There is a certain frame of mind that believes that secession by ethnic minorities is an absolute good in itself. Asked the question, “Should Region X have the right to secede from Country Y?”, a lot of people will answer with a resounding “Yes!” without knowing or even caring where X and Y are or who lives there.
Others are more selective, relying instead on the Bolshevik principle of kto-kovo (“who-whom”), which relegates the righteousness of secession to whether or not the observer likes or dislikes the state in question. This is typical of western governments. Good secessions are from countries we don’t like – Serbia above all, of course. Independent Kosovo: good. Montenegro’s separation from its union with Serbia: good. But Republika Srpska’s possible separation from Bosnia and Herzegovina: bad. Independence of Serbian Kraijinas from secessionist Croatia: emphatically bad. Northern Kosovo and Metohija’s separation from “sovereign, independent Kosovo”: very, very bad.
The only constant: Serbs are always wrong.
The same subjective kto-kovo frames conflicts in the former Soviet Union. The deus ex machina independence of all the former Union Republics was an automatic and positive development. But the desire of any portion of them – Abkhazia, South Ossetia, Adzharia (Georgia), Pridnestrovie, Gagauzia (Moldova), Crimea, Donbass (Ukraine) – to leave its former Union Republic is per se illegitimate, notwithstanding the 1990 Soviet law on secession requiring separate referenda in such entities.
The desire of Catalans – or more precisely, of some undetermined portion of people living in Catalonia – to secede from Spain is different because it doesn’t fit into the usual kto-kovo international lineup. One finds among Catalan sympathizers many of the usual partisans of biased western selectivity as well as some of their fiercest critics (such as the usually sound Pepe Escobar). Likewise, members of both of the usual camps have expressed opposition to Catalan secession, either out of mechanical support for “western institutions” (the European Union, the US) or consistent support for the principle of state sovereignty (the government of Serbia and most of the countries that oppose an independent Kosovo).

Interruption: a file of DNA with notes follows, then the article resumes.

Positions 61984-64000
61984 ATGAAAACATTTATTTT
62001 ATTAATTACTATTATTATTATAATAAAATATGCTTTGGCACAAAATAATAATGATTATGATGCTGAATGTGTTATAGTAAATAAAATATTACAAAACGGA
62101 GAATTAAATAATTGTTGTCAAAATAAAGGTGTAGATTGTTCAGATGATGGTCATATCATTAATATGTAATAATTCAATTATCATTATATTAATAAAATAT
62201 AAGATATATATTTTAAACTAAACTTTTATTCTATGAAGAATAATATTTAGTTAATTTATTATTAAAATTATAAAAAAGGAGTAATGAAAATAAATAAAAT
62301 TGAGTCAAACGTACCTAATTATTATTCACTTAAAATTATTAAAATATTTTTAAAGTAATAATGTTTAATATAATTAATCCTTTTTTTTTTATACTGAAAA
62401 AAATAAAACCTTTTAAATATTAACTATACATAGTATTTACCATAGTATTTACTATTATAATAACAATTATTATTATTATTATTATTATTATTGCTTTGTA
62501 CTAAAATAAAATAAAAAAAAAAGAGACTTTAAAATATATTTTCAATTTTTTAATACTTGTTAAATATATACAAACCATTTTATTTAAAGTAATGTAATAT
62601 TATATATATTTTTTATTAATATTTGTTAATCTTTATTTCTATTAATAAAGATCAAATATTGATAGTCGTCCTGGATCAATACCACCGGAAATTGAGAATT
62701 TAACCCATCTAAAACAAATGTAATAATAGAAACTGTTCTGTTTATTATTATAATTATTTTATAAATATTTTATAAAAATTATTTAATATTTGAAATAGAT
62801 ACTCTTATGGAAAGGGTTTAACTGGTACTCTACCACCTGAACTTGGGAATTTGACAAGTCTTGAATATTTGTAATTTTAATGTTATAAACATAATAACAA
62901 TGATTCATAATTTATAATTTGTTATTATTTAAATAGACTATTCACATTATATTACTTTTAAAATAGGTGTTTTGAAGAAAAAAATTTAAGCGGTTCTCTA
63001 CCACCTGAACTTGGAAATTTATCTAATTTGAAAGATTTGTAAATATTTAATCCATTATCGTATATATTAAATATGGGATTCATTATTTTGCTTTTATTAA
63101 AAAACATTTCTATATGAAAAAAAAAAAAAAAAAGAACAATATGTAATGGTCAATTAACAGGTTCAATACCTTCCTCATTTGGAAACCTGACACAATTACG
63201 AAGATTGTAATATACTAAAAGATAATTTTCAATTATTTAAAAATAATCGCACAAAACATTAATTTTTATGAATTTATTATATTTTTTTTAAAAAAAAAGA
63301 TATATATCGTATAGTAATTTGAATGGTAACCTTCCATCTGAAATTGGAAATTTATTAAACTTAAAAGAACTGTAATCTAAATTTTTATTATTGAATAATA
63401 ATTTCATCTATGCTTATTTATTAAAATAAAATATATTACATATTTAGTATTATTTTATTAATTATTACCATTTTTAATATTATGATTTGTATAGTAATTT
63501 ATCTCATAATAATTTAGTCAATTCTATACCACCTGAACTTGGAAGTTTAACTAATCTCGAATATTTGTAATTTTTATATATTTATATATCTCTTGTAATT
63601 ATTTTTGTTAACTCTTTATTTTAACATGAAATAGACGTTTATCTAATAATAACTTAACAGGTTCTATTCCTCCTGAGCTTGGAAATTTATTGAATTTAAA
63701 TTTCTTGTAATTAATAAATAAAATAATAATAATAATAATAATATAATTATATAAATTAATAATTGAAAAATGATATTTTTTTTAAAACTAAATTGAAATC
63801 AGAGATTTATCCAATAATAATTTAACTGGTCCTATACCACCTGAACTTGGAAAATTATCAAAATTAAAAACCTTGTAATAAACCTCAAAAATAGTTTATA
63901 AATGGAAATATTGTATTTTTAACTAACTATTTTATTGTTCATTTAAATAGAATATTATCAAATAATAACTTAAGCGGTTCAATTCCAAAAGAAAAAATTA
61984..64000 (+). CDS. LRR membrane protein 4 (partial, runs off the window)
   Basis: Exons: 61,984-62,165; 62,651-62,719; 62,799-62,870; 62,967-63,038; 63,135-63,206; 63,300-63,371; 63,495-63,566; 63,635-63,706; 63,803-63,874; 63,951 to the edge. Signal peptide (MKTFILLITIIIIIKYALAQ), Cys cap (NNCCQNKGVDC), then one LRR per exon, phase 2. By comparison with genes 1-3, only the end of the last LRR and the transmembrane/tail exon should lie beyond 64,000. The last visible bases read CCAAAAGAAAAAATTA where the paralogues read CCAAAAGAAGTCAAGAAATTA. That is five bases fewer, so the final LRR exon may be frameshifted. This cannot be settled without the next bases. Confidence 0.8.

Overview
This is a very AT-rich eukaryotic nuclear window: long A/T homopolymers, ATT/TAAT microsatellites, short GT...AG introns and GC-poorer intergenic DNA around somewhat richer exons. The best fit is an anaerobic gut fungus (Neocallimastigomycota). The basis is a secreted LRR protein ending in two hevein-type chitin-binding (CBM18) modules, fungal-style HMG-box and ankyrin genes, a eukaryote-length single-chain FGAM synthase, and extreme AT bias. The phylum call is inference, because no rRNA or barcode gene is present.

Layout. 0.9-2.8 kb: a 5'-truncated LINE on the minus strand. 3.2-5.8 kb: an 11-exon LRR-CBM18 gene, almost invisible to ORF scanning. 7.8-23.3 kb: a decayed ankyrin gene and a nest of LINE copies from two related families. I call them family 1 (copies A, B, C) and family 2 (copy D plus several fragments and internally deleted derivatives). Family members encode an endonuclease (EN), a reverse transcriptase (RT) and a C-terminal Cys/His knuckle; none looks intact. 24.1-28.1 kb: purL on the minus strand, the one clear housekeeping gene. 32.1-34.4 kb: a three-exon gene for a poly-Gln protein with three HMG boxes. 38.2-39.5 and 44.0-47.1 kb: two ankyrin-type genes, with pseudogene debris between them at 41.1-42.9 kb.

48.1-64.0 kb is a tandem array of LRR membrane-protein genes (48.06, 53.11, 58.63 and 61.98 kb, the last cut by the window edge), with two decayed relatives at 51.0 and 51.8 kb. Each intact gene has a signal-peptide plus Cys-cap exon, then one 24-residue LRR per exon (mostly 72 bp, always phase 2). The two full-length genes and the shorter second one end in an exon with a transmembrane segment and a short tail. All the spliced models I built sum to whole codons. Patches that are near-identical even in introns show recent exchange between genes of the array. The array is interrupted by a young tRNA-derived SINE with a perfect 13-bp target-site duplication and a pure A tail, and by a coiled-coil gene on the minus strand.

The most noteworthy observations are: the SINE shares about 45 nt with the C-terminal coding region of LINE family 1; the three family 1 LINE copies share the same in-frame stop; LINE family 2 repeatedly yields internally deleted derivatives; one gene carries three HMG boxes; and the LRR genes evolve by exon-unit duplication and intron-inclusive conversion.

In the court of public opinion, the pro-independence camp has gained the upper hand. While the Catalan referendum was clearly illegal under Spanish law and the Spanish authorities had every right to shut it down, the TV images of police using physical force to prevent people from casting a ballot played badly against Madrid – which is no doubt what was intended. If, as expected, Catalan independence is declared in the coming days, Madrid will have little choice but to suspend Catalonia’s autonomy, further radicalizing the situation. (Remember how the west falsely cited Slobodan Milosevic’s supposedly “abolishing” of Kosovo’s “constitutionally guaranteed autonomy” in 1989 as proof of an impending “final solution” against the province’s Albanians.)